Wouldn’t it be great if there was a blog post checklist you could just follow and be sure all your bases were covered?
Anyone who blogs knows that it isn’t exactly a cakewalk. It’s a lot of work to keep up to date posts, engage on social media, create amazing content and get it all seen by the right people (aka your target audience). Luckily, you’re awesome and you’re working hard to make sure that happens. But how do you know you’ve hit all your bases?
One of the biggest complaints I hear from clients is that they just get so overwhelmed by the whole blogging “thing”; they can’t keep it all straight. And fair enough! After four years of successful blogging, I still have to check myself (and my blog post checklist) before I wreck myself – do I have my posts lined up? Have I edited enough? Did I update correctly? How about promotion? Aye! It’s enough to make a girl’s head spin! (…and that’s without the bottle of wine I just drank).
From inception, to writing, to publishing and promotion – I’ve got you covered, my loves. I’ve put together a very simple, very effective checklist that you can follow along your blog posting path. Think of it kind of like a recipe – it’s a guideline to get you from point A to point Z, ingredients to finished dish. Of course there’s always room for improvisation and you can make it your own to fit your unique blogging goals, just adjust it for you!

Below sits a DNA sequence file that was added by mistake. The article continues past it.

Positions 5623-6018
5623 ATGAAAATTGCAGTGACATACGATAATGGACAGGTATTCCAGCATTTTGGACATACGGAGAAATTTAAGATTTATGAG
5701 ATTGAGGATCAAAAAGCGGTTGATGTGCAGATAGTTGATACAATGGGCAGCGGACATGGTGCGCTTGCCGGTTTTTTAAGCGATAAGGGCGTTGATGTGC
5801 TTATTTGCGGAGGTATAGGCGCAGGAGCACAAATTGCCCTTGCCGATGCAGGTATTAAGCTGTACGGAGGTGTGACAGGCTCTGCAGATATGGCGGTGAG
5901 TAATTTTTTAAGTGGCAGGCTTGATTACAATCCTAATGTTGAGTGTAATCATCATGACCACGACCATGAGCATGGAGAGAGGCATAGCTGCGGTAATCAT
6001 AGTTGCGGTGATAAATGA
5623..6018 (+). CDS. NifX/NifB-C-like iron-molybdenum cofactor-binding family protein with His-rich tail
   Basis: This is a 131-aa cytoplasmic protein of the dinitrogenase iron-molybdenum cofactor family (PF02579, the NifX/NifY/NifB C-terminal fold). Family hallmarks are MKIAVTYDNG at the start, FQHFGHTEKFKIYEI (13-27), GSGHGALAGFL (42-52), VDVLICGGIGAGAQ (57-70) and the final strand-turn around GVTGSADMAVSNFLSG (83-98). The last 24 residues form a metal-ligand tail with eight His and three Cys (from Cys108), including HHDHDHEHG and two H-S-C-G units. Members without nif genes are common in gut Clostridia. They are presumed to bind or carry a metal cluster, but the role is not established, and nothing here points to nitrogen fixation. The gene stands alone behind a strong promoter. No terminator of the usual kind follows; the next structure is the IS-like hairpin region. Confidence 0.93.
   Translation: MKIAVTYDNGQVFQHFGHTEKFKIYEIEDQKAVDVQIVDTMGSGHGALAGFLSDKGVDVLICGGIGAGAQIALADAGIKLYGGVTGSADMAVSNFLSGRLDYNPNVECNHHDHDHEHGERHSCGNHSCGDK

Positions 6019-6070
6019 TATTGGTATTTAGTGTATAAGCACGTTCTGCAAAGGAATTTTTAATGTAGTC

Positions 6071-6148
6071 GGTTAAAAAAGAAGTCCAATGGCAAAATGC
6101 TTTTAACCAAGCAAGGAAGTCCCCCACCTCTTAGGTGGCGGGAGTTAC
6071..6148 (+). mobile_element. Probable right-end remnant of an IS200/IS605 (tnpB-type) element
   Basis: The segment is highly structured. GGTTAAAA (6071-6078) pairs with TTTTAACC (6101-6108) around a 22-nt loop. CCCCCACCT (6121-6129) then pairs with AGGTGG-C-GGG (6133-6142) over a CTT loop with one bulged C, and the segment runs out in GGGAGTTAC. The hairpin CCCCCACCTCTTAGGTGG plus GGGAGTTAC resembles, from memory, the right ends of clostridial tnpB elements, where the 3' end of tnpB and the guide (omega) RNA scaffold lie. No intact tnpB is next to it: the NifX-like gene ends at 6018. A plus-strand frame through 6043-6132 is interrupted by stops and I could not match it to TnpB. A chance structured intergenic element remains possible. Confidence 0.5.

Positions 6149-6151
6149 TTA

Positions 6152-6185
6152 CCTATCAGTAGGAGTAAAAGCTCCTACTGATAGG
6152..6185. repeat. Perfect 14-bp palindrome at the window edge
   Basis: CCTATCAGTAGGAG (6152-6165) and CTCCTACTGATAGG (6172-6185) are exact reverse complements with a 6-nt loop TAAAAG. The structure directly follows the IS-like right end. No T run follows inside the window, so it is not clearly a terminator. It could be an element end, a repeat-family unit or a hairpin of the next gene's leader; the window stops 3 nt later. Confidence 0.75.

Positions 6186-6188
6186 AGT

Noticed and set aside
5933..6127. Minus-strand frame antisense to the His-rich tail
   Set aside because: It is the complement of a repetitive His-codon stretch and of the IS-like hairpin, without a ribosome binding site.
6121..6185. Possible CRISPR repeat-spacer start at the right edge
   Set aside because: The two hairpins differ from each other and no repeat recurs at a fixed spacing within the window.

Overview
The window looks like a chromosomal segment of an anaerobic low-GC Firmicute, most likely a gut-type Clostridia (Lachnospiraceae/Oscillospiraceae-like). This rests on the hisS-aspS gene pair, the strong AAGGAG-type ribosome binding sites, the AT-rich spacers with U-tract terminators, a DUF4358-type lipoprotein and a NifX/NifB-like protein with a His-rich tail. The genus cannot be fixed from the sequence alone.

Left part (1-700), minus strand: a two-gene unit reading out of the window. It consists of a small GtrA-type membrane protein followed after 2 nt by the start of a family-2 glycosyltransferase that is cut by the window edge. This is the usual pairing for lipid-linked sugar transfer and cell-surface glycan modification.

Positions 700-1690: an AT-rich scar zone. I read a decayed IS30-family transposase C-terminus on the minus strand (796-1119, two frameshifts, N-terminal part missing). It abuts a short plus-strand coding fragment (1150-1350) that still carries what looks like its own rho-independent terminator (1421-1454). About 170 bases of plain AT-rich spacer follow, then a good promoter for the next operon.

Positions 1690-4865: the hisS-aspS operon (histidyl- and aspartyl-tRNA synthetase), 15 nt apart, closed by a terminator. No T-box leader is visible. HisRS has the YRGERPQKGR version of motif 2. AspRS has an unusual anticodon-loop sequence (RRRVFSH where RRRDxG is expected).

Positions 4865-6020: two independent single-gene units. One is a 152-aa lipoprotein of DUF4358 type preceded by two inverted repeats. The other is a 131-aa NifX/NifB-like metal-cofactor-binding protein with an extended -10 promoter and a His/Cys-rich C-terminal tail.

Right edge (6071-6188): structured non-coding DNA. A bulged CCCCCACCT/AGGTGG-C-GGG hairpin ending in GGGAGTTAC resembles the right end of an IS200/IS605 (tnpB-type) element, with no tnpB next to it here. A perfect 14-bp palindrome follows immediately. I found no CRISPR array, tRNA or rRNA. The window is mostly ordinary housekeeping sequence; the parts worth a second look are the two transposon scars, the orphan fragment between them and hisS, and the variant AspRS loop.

Choose your topic. This might seem a little obvious, but you can’t start writing unless you know what you want to write about. This means choosing an overall topic (i.e. snails that sneeze) and then the scope (i.e. how to catch a snail sneezing). If you just sit down to write without having a focus, you will ramble and your content will suffer, and your blog will die a quick yet painful death. Having a blog schedule and keeping a blog binder will make this process much easier for you. From here you can take 20 to 30 minutes to plan your post, focusing on key points, quips and where you want it to end up – not only will the final post flow better, it’ll make it easier (and quicker!) to write.
Keyword search & selection. As part of your SEO (search engine optimization) strategy, you’ll need a keyword. A keyword is a search term that’s (hopefully) popular with audiences and doesn’t have too much competition. This will help your post get seen by a larger audience by helping Google organize its results. Don’t waste too much time on this, only around 10 – 15 minutes.
Title research. So you have your topic, your scope and your keyword, now you want to pick a title for your post that incorporates all of that AND appeals to some kind of emotional appeal. After all, people respond to the feelings words cause them to experience, not to words themselves. The Advanced Marketing Institute has a tool called the “Headline Analyzer ” where you can type in your headline, select a category for your blog and then see how “emotional” it is. The higher the better and you can experiement as much as you like! You’ll get the hang of it after a few tries – shoot for a rating of 25% or better. Again, this should only take 5-10 minutes.